teaching, Uncategorized

Happy Halloween: It’s Job Market Season

Happy Halloween: It’s time to find that job! Isn’t this just great.

Unfortunately, it’s been some time since I’ve updated this blog. Fortunately, it’s because I have been extraordinarily busy with teaching, researching, writing, and, of course, copyediting!

Now I have entered the time of year where I have to do the job market dance. In academia, the job market is, well, it generally feels like an ongoing hazing ritual that may or may not end with a beneficial outcome (a positive outcome is too much to hope for). So we dance.

We work through the endless personal statements, teaching statements, research statements, curriculum vitae updates, evaluations, interviews, and more. My experience so far, after sending out upwards of 40 applications last year, is that while there are jobs, there is no money. One interviewer for a job I was offered, in a very expensive city, told me that I may have to get a second job to make ends meet. Yeah, I didn’t take that job.

Another job at another university had their funding pulled for new hires after they told me they would like to hire me. Fun times. Most I didn’t hear back from at all. I am not a fan of ghosting, and it is especially frustrating when you have to go through so much to apply and hear nothing back. Application packets in academia can be up to 10-15 pages long or more. It’s frustrating.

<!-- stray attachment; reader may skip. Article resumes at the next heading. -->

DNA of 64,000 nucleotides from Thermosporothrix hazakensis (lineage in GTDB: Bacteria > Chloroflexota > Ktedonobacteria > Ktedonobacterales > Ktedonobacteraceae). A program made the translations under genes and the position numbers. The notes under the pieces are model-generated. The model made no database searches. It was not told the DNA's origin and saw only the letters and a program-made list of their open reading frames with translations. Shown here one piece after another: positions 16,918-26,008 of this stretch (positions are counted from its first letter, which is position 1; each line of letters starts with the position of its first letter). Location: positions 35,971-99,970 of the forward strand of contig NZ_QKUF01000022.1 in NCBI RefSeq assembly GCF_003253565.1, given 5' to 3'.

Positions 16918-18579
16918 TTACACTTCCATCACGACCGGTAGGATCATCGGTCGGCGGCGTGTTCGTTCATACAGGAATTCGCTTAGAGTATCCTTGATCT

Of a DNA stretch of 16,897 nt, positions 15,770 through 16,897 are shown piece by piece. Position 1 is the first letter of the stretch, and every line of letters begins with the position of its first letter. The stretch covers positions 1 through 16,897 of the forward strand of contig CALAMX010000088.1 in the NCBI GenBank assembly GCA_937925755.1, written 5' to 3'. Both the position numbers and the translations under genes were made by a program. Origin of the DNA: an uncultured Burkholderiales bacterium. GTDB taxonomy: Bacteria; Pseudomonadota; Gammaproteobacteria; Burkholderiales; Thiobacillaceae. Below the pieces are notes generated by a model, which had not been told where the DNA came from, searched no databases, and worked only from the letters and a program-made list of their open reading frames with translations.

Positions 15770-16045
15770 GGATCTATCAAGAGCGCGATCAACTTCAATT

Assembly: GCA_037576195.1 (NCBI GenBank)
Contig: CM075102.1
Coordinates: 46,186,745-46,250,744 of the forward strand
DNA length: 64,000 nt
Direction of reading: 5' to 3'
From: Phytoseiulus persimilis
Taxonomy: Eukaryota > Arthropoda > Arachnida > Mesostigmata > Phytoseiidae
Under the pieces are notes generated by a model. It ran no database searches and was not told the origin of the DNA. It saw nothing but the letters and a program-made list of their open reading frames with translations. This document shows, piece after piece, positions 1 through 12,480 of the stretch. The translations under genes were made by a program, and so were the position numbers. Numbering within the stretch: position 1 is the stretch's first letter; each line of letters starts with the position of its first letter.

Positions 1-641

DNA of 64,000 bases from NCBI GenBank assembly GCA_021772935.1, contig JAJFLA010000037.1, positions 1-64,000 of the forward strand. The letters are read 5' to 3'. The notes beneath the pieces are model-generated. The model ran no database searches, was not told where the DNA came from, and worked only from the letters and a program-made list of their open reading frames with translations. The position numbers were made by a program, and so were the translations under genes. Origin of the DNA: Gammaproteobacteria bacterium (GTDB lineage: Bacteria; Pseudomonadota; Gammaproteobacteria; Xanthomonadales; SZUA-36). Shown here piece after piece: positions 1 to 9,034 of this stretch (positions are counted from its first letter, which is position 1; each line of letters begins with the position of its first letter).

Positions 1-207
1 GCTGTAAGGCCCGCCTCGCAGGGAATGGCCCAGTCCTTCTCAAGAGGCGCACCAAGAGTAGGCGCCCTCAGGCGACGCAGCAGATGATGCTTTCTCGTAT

So I am, of course, considering the non-academic track because, well, I like to eat. And pay my bills. And save money. And get that oil change I so desperately need.

Witch of All Hallows Eve

Sometimes, I just want to wave a wand, do a little jig around a cauldron, and swoosh: Hello Dreams! I’ve been so eager to meet you! Where have you been? Too bad magic is not real.

But I’ve been thinking of ways to plan my job market strategy because, well, tis the season. In between Halloween candy and teaching statements, I have to find a way to maximize my time so that I can do an effective and efficient job search. Plus there is all the writing that I have to do (and the writing that I want to do, which is probably not appropriate for the academy).